Yanyi: I feel like the idea of “we carry our homes with us” is the first prose poem in my first book. And there was a moment when I realized that I was doing really similar things in this book, and still look completely different. There’s this search for “home” we all do. I was talking to someone the other day about when I first moved to New York. There was this formless search of looking for things that would be right for me or feel like home. There was a lot of “I don’t want to be where I am right now” or “I want to be somewhere else.” And so, in this book, I’m reflecting on the past places where I’ve felt at home.
In my first book, I was writing about things that I was discovering. It was really about the external world, in a way. Whereas Dream of the Divided Field is more introspective. How do I move through the past and actually be in it now that I’m not there and am able to be present with it? I’m reconciling with and releasing myself from the past by entering into it and feeling everything that I did not allow myself to feel when it was actually happening. So there are a lot of things that ended in this book that I did not expect.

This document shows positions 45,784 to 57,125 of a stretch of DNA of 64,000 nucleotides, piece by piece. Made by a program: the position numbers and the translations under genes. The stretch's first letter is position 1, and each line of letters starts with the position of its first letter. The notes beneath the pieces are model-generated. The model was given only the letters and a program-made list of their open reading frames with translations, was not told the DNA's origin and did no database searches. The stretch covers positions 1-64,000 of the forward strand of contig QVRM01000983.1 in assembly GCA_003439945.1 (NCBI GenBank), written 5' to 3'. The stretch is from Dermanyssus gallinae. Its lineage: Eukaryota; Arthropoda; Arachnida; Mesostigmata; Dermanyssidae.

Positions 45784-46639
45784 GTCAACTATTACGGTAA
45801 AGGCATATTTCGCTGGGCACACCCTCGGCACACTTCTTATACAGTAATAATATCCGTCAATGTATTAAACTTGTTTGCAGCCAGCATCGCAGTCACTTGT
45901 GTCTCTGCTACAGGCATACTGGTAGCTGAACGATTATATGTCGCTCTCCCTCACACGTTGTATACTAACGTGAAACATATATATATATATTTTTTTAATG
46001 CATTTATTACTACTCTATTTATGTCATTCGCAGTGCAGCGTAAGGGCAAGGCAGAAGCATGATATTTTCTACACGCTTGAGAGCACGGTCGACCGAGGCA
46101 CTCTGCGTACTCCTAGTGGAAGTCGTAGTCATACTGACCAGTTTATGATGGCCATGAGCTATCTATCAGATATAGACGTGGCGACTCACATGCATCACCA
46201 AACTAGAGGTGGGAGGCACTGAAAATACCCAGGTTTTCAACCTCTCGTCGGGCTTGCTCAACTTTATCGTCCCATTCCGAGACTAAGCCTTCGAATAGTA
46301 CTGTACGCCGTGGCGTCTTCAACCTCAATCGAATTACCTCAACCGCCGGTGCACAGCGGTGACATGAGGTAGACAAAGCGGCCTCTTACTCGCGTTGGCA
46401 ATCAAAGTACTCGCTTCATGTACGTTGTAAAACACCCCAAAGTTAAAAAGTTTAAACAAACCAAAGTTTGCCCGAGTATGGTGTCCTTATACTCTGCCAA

I reconsider and think about my transition with my body, and I reconsider this previous relationship that was really, really difficult for me to come to terms with. Facets of it were abusive, and it’s been difficult for me to name it as such. And I think part of that comes from how the story that we talk about abuse is very much modeled by heterosexual and patriarchal dynamics. Queer people have had some interventions with that, like Carmen Maria Machado’s In the Dreamhouse. But anyway, those were all things that I was thinking through.
AR: The past, and our memories of the past, are often, but not always, different. At times, they can be contradictory. How do your past and the past relate to one another, if that makes sense?